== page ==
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Tuesday, November 10

An Online Trunk Show - Party & Prizes!

Soma, of Whims and Fancies, has something really fun going on this week for all of us:  "Trunk Full of Quilts" is a linky party for sharing finished quilted projects in an online quilt trunk show.  What a fun idea!  

Online Quilt Trunk Show | Whims And Fancies

The party starts today, November 10th and runs until November 18th.  Soma has put a lot of work into making this an extra special event and has lined up a whole bunch of wonderful sponsors.  You have a chance to win prizes from some of your favorite bloggers and shops, just for participating!  So make sure to go check it out, write up a post, and come and join in the fun over at Whims and Fancies!

Soma is an amazing pattern designer in her own right.  She is especially gifted at creating paper piecing patterns and figuring out how best to draw the lines for ease of sewing, yet still capturing all the wonderful details for her designs.   She's also an incredibly sweet, funny, and interesting person.  Getting to know her and becoming friends has been one of the highlights of my blogging adventure! 


Have you always been good about documenting your quilts and quilted projects?  I know a lot of you use your blogs to do just that, but also that many of you kept albums and journals before becoming bloggers.   

Although I have sewn almost all my life, especially since the days of 4H Club, it wasn't until 2011 that I made my first real quilt.  Pre-blog, I didn't do a very good job of documenting the quilts I made.  Usually, I didn't even take photos!  I have a tendency to give quilts away as fast as I make them too. So, when it comes to a trunk show of my own quilts, I am at a bit of a loss.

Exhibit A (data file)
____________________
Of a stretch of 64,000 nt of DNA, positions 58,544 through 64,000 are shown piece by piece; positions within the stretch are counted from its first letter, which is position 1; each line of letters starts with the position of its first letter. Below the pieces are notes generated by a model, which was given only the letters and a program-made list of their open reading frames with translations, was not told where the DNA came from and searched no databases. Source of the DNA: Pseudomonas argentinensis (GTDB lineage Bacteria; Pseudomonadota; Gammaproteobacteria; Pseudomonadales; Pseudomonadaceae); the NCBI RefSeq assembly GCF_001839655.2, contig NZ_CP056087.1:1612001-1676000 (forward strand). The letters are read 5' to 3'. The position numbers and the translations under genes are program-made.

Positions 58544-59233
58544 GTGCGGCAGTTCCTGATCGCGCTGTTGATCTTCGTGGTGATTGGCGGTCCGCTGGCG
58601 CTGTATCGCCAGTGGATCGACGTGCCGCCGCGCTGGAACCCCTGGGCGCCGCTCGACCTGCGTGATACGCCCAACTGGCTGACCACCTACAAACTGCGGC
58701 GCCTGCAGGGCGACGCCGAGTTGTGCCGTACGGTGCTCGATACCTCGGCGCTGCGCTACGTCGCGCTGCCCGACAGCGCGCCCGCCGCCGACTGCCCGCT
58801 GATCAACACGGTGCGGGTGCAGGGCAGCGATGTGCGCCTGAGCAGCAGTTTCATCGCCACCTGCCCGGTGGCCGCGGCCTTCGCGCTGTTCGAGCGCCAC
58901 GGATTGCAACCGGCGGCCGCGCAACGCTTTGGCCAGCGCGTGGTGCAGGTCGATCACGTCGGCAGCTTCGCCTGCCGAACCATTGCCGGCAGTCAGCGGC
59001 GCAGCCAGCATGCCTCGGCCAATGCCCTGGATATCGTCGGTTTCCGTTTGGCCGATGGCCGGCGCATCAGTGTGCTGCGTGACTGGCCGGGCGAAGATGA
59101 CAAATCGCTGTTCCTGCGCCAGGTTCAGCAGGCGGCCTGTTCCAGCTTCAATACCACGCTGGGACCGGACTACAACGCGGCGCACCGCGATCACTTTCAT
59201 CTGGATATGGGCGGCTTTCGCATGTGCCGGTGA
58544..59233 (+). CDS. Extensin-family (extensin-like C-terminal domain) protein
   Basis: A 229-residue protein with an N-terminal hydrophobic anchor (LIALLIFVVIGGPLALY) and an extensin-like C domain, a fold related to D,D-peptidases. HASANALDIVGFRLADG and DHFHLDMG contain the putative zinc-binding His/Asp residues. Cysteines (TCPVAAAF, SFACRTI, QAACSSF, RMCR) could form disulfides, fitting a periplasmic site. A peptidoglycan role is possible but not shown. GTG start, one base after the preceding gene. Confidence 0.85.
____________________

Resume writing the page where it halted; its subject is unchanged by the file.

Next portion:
We do still have one of my quilts in our home.  It's my very first quilt - a One Block Wonder.  I had no idea what I was doing and only knew that I loved Maxine Rosenthal's book and thought I'd take a stack and whack at making a quilt like hers. 

Here is a photo of the fabric I started with:

Ralph Lauren Lakota Paisley in Eucalyptus

And here is the quilt with its kaleidoscoped blocks:

So there it is, in all its wonky wonder: The quilt that started it all for me.  
It is made from a heavy, suede-like Ralph Lauren home decor fabric.  I didn't know any better.  It's so thick wherever seams meet up that I still haven't quilted it.  It does have batting. Ha! - Fusible batting that I accidently squashed flat and stiff while ironing.  Also, you might get a chuckle out of this, I thought bindings were supposed to be like blanket bindings, so the binding on this quilt is 2 1/2" wide.  I did put a 1/4" border on the top first though.  

Despite all that, there is something to be said for diving in and giving things a try, even if you don't know what you are doing.  This quilt has hung in our living room ever since the day it was given up on finished.  I would like to pull it off the fusible batting and get it properly quilted and bound someday. (Ohhhh Cyndy... Hahahah.  I'm just teasing Cynthia because she has quilted so many One Block Wonders that she dreads it every time she sees another one come in the door.)  

Oh! I also have photos of one more early quilt - a Wavy Log Cabin that I made for our neighbor Rita, after she lost her beloved husband Alan.  They were married for a little more than 70 years and still so in love.  He made her laugh, always.      

I really love Log Cabin quilts.  To me, they epitomize everything about the warmth and comfort you associate with quilts.  Someday I need to write a blog post about this one and share the foundation paper piecing patterns I made.  I made it with Rita's favorite indigo blue colors and she was thrilled with it. 

Rita's Indigo Log Cabin Quilt